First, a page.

Unravelling Polymers

The Definitive Blog on Polymers by Poly Fluoro Ltd.

PTFE Lip Seals - Applications, Material Choice & Advantages

The effectiveness of PTFE as a sealing material has been explored before. Whether as a gasket material – such as ePTFE – or as a machined component designed for a specific OEM requirement, PTFE combines an ability to self-lubricate with a capacity for higher temperatures, pressures, and corrosive chemicals to be a highly effective sealing element in nearly all conditions.

While traditional lip seals have used either elastomers or even polyurethane (PU), PTFE lip seals are invaluable in areas where harsher environments call for a more robust polymer. Essentially, PTFE lip seals were designed to bridge the gap between conventional elastomer lip seals and mechanical carbon face seals, as they can operate at higher pressures and velocities when compared to most elastomer lip seals, they are an excellent alternative.

That said, there are many similarities between elastomeric rubber lip seals and PTFE lip seals. When we consider basic construction, both seals use metal casing for structure, a press-fit into a stationary housing gland, and a wear lip material to rub on the rotating shaft.  However, when compared with elastomer lip seals, PTFE lip seals use a far wider lip to shaft contact pattern. PTFE lip seals also make use of a lighter unit loading, but a wider footprint. Their design has taken this direction to address the wear rate, and these changes were made to lower the unit loading, which is also known as PV.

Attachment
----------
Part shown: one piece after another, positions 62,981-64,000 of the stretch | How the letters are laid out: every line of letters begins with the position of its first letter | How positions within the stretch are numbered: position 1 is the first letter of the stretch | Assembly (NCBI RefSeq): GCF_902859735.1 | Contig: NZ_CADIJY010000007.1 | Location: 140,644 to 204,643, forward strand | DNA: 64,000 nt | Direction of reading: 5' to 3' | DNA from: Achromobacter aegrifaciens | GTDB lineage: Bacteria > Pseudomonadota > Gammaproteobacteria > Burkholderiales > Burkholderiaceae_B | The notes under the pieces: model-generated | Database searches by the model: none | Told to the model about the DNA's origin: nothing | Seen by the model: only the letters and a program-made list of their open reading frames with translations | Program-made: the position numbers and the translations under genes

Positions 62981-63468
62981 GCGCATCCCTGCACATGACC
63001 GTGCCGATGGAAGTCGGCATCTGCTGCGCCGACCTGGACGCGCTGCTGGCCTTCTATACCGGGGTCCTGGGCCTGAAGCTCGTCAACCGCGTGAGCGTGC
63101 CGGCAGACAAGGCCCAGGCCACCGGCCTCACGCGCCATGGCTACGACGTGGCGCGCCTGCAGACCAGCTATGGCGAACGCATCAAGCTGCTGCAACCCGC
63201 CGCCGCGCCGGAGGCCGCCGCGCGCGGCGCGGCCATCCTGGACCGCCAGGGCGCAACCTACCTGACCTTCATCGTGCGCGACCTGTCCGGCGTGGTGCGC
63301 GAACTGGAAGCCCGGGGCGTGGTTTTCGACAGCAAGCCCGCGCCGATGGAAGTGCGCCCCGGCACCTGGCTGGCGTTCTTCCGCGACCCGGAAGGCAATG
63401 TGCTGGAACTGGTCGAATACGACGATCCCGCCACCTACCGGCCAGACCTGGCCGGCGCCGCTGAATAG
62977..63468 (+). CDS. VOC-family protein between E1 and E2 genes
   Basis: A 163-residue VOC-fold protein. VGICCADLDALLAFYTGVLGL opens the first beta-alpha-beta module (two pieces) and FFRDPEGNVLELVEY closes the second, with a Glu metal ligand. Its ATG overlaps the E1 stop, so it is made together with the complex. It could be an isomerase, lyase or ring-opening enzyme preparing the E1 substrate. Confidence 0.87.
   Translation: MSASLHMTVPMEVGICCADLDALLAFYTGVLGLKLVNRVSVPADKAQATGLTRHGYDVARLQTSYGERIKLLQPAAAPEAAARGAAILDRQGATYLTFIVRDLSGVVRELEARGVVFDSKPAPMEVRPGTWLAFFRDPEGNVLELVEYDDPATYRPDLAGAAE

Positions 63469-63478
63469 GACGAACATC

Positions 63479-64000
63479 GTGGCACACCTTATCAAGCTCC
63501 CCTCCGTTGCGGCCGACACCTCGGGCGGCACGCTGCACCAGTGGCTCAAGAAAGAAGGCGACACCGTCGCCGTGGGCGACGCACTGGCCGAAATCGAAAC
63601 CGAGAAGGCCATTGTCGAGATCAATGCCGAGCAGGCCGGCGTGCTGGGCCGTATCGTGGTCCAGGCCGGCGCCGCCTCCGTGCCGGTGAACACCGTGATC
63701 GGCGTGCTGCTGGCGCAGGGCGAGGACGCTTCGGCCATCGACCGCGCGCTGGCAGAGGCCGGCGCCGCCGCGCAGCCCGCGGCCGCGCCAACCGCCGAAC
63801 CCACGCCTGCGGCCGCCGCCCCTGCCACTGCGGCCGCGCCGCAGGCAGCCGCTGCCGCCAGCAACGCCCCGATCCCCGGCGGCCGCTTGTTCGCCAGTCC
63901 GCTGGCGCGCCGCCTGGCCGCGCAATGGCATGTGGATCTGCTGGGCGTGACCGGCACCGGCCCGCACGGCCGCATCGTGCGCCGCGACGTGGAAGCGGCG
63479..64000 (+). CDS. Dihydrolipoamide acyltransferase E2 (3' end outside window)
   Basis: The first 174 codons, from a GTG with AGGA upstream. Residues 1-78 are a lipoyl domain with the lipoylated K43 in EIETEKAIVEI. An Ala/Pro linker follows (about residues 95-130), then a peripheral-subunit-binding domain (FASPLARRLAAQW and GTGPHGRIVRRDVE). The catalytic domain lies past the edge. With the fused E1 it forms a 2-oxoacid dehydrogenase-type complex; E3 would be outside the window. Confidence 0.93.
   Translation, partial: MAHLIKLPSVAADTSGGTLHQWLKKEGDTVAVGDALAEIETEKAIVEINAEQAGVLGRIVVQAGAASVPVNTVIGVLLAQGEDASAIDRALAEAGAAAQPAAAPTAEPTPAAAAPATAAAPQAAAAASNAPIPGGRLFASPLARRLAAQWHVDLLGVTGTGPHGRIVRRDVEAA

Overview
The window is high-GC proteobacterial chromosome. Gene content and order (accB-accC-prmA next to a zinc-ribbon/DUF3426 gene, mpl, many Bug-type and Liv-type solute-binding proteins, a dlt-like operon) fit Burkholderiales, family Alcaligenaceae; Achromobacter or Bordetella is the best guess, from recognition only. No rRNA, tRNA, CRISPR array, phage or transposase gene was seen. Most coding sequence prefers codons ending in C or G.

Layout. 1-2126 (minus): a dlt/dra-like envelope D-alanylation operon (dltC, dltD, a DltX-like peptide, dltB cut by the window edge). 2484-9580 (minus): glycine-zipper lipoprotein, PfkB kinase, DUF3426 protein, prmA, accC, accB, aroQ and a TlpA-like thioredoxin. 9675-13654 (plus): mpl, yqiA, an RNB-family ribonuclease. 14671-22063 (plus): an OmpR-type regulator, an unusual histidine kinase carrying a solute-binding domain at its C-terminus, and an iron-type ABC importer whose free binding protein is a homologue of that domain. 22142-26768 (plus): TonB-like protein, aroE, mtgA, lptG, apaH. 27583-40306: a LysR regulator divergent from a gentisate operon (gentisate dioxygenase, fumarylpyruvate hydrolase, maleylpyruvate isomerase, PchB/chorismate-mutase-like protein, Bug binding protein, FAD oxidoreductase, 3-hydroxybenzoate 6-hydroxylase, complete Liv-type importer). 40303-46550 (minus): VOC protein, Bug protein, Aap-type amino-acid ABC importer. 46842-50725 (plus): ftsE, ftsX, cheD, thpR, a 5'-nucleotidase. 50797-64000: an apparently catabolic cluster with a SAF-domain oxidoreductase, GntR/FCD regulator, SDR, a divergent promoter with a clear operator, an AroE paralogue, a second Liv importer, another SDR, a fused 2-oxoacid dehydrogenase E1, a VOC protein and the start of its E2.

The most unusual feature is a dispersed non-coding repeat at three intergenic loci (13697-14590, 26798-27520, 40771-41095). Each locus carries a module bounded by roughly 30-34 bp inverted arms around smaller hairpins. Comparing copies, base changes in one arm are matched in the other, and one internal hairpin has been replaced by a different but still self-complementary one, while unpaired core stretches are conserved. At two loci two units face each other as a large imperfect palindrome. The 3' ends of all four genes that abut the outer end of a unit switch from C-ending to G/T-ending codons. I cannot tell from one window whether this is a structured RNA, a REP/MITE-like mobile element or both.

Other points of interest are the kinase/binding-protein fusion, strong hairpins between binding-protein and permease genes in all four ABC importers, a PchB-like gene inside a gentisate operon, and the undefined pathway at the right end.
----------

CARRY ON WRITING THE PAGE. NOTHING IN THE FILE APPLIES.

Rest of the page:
In terms of manufacturing, while elastomeric lips seals allow themselves to be directly moulded onto the metal, PTFE – being a non-injection mouldable material – is machined separately and then press-fitted onto the metal housing. This not only makes it critical to get the dimensions spot-on but also means a more expensive end-product, since PTFE is more expensive than most elastomers and because machining is usually far more expensive than moulding.

The specific application for PTFE lip seals is found in sealing rotating shafts, in particular those with high speed. They offer an excellent alternative to elastomer rubber lip seals if the conditions are challenging and exceed their capabilities.